After that, for a day or two, she would be in a heavenly frame of mind with the blister and cabbage leaves and simple cerate, and a couple of mirrors by which to examine the rise and fall of the blister; and, having had a hint of real illness, she would consent quite smilingly to the act of convalescence, and a descent to the healthy region of the parlors once more.

But no sooner were we all gay and happy in the house again, running out as we pleased, beginning to think of parties and drives and theatres and all enjoyment—and rather unobservant, as young folks are apt to be unobservant of Aunt Pen’s slight habitual pensiveness in the absence of guests or excitement, and of her ways generally—than Aunt Pen would challenge some lobster-salad to mortal combat, and, of course, come out floored by the colic. A little whiskey then; and as a little gave so much ease, she would try a great deal. The result always was a precipitate retreat up-stairs, a howling hysteric, bilious cramps, the doctor, a subcutaneous injection of morphine in her arm; then chattering like a magpie, relapsed into awful silence, and, convinced that the morphine had been carried straight to her heart, a composing of her hands and feet, an injured dismissal of every soul from the room, with the assurance that we should find her straight and stiff and stone-dead in the morning.

We never did. For, as we seldom had opportunity of an undisturbed night’s rest, we usually took her at her word if any access of ill temper, or despair, or drowsiness occasioned banishment from the presence. Not that we had always been so calm about it; there was a time when we were excited with every alarm, thrown into flurries and panics quite to Aunt Pen’s mind, running after the doctor at two o’clock of the morning, building a fire in the range ourselves at midnight to make gruel for her, rubbing her till we rubbed the skin off our hands, combing her hair till we went to sleep standing; but Aunt Pen had cried wolf so long, and the doctors had all declared so stoutly that there was no wolf, that our once soft hearts had become quite hard and concrete.

When at last Aunt Pen had had an alarm from nearly every illness for which the pharmacopœia prescribes, and she knew that neither we nor the doctors would listen to the probability of their recurrence; she had an attack of “sinking.” No, there was no particular disease, she used to say, only sinking; she had been pulled down to an extent from which she had no strength to recuperate; she was only sinking, a little weaker to-day than she was yesterday—only sinking. But Aunt Pen ate a very good breakfast of broiled birds and toast and coffee; a very good lunch of cold meats and dainties, and a great goblet of thick cream; a very good dinner of soup and roast and vegetables and dessert, and perhaps a chicken bone at eleven o’clock in the evening. And when the saucy little Israel, who carried up her tray, heard her say she was sinking, he remarked that it was because of the load on her stomach.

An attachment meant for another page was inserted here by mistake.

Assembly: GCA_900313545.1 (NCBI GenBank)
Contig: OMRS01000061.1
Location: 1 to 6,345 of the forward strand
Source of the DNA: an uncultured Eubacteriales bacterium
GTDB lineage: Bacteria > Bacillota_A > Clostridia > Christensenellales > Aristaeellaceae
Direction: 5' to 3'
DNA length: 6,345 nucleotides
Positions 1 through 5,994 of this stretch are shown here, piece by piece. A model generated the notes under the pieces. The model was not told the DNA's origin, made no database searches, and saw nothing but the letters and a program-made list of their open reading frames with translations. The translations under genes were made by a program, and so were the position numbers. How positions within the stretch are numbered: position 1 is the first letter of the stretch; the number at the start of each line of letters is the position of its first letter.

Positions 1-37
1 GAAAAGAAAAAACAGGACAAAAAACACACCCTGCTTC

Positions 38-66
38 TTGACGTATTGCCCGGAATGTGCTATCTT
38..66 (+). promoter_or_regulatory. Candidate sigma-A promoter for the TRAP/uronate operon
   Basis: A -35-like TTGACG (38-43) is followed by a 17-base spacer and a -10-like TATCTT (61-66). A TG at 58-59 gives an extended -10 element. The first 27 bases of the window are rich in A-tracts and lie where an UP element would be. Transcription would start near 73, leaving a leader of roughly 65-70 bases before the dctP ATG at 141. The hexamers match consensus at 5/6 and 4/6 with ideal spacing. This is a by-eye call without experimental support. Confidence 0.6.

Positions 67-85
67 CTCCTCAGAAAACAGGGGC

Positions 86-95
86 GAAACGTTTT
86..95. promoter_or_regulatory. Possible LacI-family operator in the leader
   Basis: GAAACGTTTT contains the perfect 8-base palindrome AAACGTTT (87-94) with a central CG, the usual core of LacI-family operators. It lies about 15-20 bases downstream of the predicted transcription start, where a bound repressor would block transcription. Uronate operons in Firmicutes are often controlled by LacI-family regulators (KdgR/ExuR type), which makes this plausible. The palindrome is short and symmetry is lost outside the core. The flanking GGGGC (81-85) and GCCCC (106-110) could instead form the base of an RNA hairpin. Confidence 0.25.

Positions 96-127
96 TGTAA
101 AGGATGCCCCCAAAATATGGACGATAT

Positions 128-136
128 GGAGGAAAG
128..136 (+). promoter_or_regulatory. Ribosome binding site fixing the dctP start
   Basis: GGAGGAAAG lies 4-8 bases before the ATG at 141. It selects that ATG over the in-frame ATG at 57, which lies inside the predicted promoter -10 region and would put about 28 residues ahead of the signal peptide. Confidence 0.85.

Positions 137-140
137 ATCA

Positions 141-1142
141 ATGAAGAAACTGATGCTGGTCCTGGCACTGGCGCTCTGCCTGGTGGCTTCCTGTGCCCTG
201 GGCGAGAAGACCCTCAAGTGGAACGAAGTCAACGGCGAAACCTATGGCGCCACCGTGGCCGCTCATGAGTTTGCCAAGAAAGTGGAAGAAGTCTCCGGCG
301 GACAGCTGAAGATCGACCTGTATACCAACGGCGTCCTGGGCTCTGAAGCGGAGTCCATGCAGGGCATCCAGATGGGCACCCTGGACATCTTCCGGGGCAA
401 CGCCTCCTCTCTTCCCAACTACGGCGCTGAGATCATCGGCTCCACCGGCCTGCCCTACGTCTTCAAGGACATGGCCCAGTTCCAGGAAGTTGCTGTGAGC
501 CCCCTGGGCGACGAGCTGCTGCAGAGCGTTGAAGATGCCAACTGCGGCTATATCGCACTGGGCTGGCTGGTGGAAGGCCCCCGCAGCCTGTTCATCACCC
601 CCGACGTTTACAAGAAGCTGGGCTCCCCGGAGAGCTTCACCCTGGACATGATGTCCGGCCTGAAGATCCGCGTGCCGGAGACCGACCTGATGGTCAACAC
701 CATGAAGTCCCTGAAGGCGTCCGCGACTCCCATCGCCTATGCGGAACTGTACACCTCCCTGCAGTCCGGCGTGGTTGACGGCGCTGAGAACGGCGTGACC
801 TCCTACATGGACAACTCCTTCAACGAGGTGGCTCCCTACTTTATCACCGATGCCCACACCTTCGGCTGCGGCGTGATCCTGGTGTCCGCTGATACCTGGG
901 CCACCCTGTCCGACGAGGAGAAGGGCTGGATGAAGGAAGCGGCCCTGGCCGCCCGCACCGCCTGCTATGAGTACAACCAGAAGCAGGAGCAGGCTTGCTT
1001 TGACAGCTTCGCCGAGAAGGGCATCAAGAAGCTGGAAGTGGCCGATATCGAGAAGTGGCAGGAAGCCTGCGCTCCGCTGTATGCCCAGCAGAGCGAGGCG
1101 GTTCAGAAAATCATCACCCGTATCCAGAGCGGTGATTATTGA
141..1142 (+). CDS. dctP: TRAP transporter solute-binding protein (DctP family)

One day, I remember, Aunt Pen was very much worse than usual. We were all in her room, a sunshiny place which she had connected with the adjoining one by sliding-doors, so that it might be big enough for us all to bring our work on occasion, and make it lively for her. She had on a white-cashmere dressing-gown trimmed with swan’s-down, and she lay among the luxurious cushions of a blue lounge, with a paler blue blanket, which she had had one of us tricot for her, lying over her feet, and altogether she looked very ideal and ethereal; for Aunt Pen always did have such an eye to picturesque effect that I don’t know how she could ever consent to the idea of mouldering away into dust like common clay.

She had sent Maria down for Mel and me to come up-stairs with whatever occupied us, for she was convinced that she was failing fast, and knew we should regret it if we did not have the last of her. As we had received the same message nearly every other day during the last three or four weeks, we did not feel extraordinarily alarmed, but composedly took our baskets and scissors, and trudged along after Maria.

“I am sure I ought to be glad that I’ve succeeded in training my nieces into such industrious habits,” said Aunt Pen, after a little while, looking at Mel; “but I should think that when a near relative approached the point of death, the fact might throw needle and thread into the background for a time.” Then she paused for Maria to fan a little more breath into her. “It’s different with Helen,” soon she said; “the white silk shawl she is netting for me may be needed at any moment to lay me out in.”

“Dear me, Aunt Pen!” cried Mel; “what a picture you’d be, laid out in a white net shawl!” For the doctor had told us to laugh at these whims all we might.

“Oh, you heartless girl!” said Aunt Pen. “To think of pictures at such a time!” And she closed her eyes as if weary of the world.

“I never saw anybody who liked to revel in the ghastly the way you do, Aunt Pen.”

“Mel!” said Aunt Pen, with quite a show of color in her cheek; “I shall send you down stairs.”

“Do,” said Mel; “where I can cut out my gown in peace.”

“Cutting a gown at the bedside of the dying! Are you cold-blooded, or are you insensible?”

“Aunt Pen,” said Mel, leaning on the point of her scissors, “you know very well that I have to make my own dresses or go without them. And you have kept me running your idle errands, up and down two flights of stairs, to the doctor’s and the druggist’s, and goodness knows where and all, till I haven’t a thread of any thing that is fit to be seen. You’ve been posturing this grand finale of yours, too, all the last three weeks, and it’s time you had it perfect now; and you must let me alone till I get my gown done.”

“It will do to wear at my funeral,” said Aunt Pen bitterly, as she concluded.

“No, it won’t,” said Mel, doggedly; “it’s red.”

“Red!” cried Aunt Pen, suddenly opening her eyes, and half raising on one hand. “What in wonder have you bought a red dress for? You are quite aware that I can’t bear the least intimation of the color. My nerves are in such a state that a shred of red makes me—”